- Christmas morning when you’re a kid. That’s what today’s like. I’ve been meaning to write about yoga and fertility, yoga and pregnancy, pre-natal yoga and all things yoga and maternal, but the last two years have been so filled with personal hopes, dreams, seeming successes and events I’ve sought not to feel as failures that I haven’t felt qualified or steady enough to share what I know or my experiences, or better yet, where they intersect.
I’ve taken additional training for pre-natal yoga, I’ve taught pre-natal classes and kids classes and, well, let’s just say I have some experience in the matter. When I landed in my pre-natal yoga teacher training class, I was pregnant. I was one of those pregnant women who can’t stop talking about it and whose hormones are like prozac on steroids. It’s good that nothing tragic happened during that short time, because I was seemingly incapable of anything but radiant bliss. I can’t imagine the kind of pain in the tush I’d have been if something truly depressing had asserted itself.
Until it did. But the happening was simultaneous with a drop in hormones, since the happening was a miscarriage. We were stunned. Perfectly dumb founded. But our midwife gave us great hope and assurance, and so we trod on. We saw a fertility specialist - Reproductive Endocrinologist, to be specific, supposedly the best in the SouthWest. Bah! It was like a cattle call with no time for individual variances or questions and a ham handed caricature of a doctor who tried to talk office politics with a trans-vaginal ultrasound wand poking against my cervix and rolling around like a mixing wand in cookie dough. I’m a paramedic and he wanted to talk city and medical gossip. The only information we were interested in had to do with my internal organs and my husband was less than amused.
We did learn that all my specs – hormones, follicles, tube patency &c – were in tolerance and that his contribution checked out, too. So we went back to what we know best, in full faith that magic would strike again in the midst of the hustle and bustle of three dogs, paramedic life, scientist life, writers’ life times two, yoga teacher life and general living life. In the mix were two cross country moves, two fur friend deaths, two surgeries and a couple of years.
We consulted another REI (not the outdoor store, the fertility doc) in our temporary home in Silicon Valley, to be reassured again all was well, not to worry, all in good time. Mind you, I now have a hip replacement and have seen 43 birthdays come and go. As deeply as I appreciate all the stories of friends who became pregnant at 45, I’m doing math. And a 16 year old at 61 is enough to make anyone think twice.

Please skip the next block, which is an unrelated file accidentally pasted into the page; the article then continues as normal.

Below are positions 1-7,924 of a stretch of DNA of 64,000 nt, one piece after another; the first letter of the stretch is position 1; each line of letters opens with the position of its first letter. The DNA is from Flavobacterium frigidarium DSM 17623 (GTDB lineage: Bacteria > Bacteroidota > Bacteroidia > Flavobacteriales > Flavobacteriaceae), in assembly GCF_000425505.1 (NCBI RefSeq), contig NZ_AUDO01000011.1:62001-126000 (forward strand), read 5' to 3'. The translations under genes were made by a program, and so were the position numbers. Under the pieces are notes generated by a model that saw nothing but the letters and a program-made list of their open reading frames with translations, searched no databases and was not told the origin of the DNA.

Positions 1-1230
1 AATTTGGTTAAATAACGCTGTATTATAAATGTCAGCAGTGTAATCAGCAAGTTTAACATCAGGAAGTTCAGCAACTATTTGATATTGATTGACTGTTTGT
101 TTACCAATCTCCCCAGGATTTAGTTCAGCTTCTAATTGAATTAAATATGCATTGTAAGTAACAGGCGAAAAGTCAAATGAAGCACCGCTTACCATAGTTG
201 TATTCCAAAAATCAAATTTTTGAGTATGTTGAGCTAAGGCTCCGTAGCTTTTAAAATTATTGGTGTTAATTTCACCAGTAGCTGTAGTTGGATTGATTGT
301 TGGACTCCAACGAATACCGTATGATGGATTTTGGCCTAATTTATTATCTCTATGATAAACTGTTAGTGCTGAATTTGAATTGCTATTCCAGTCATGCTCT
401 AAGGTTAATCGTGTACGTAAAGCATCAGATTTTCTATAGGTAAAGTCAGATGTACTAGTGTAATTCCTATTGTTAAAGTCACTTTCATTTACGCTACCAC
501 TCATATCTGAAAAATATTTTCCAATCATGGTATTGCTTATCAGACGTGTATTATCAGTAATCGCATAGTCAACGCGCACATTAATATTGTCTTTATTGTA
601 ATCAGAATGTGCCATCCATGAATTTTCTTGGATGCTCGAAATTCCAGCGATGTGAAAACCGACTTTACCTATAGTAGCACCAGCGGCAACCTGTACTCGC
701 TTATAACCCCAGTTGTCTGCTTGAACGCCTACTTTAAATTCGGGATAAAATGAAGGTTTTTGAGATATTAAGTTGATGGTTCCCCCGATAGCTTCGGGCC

Undeterred, we gave ourselves enough time to return to our desert home, settle back in and find an amazing REI – Dr. Francis Byrn at UNM (for anyone who wonders), who takes time to answer our questions, is tremendously thoughtful and gives us a full range of options . I’m on my third round of Femara (fertility enhancing estrogen blocker that stimulates follicle stimulating hormone) and today, for the very first time, we’re trying IUI (IntraUterine Insemination).
I was like a kid on Christmas morning leaving the office this morning after another of those trans-vag ultrasounds. This one showed follicles the size of golf balls (who KNEW?!? I’d always pictured demure little mustard seeds…) and prompted an intramuscular shot of HCG (human chorionic gonaditropin, used to ensure and promote ovulation) in preparation for the turkey baster this afternoon. The most romantic way of conceiving? Perhaps not, though there is plenty we can do to make the day a celebration. The surest way? Nope, not that either. Turns out, it raises our chances by a mere 5%. But it’s raised my mood and anticipation by 10 times that much. And suddenly I’m ready to talk about fertility, infertility and yoga.
Are my hopes up too high? I don’t know. Are the hopes of the kid who wants a bicycle up too high on Christmas morning? Maybe… depends what’s under the tree. But if the wish is for something wonderful, the process is thoughtful and the alternative something you can only bear if you’ve done what you’re doing now, then I think I’d be foolish not to enjoy the hopefulness, the possibility, the wonderment and put all of that into a prayer. Prayer is never too hopeful. It’s a way of living your life, embracing both desire and uncertainty and of sanctifying the entire mucky, clinical, sticky, pokey, dreamy, mundane and fascinating process.
There. I got through this first entry on “Fertile Ground Yoga” without using the roller-coaster metaphor. No promises going forward. Why do I call this page “fertile ground” if I’m having trouble having a baby? Because the journey, our emotional, my physical, career, identity changes, our discussions and growth have been the very essence of fertile. Our life throughout all of it, before and I’m sure will be after, is fecund, rich and filled with joy, heartache (which can only happen after joy), texture, meaning and love. Fertility is not how quickly you get pregnant, or how you end up that way. Fertility is a product of attention, commitment, care, showing up repeatedly for yourself and one another, being present even when it’s not pleasant, loving what you find. Yoga has been an integral part of creating that kind of life for both of us, so our home is fertile ground. No matter what.
I’ll share more specifics, like meditations, asanas and pranayam, here in future posts. Today, I just wanted to tell you about why I’ve decided I have something to share, a point of view and a story to tell.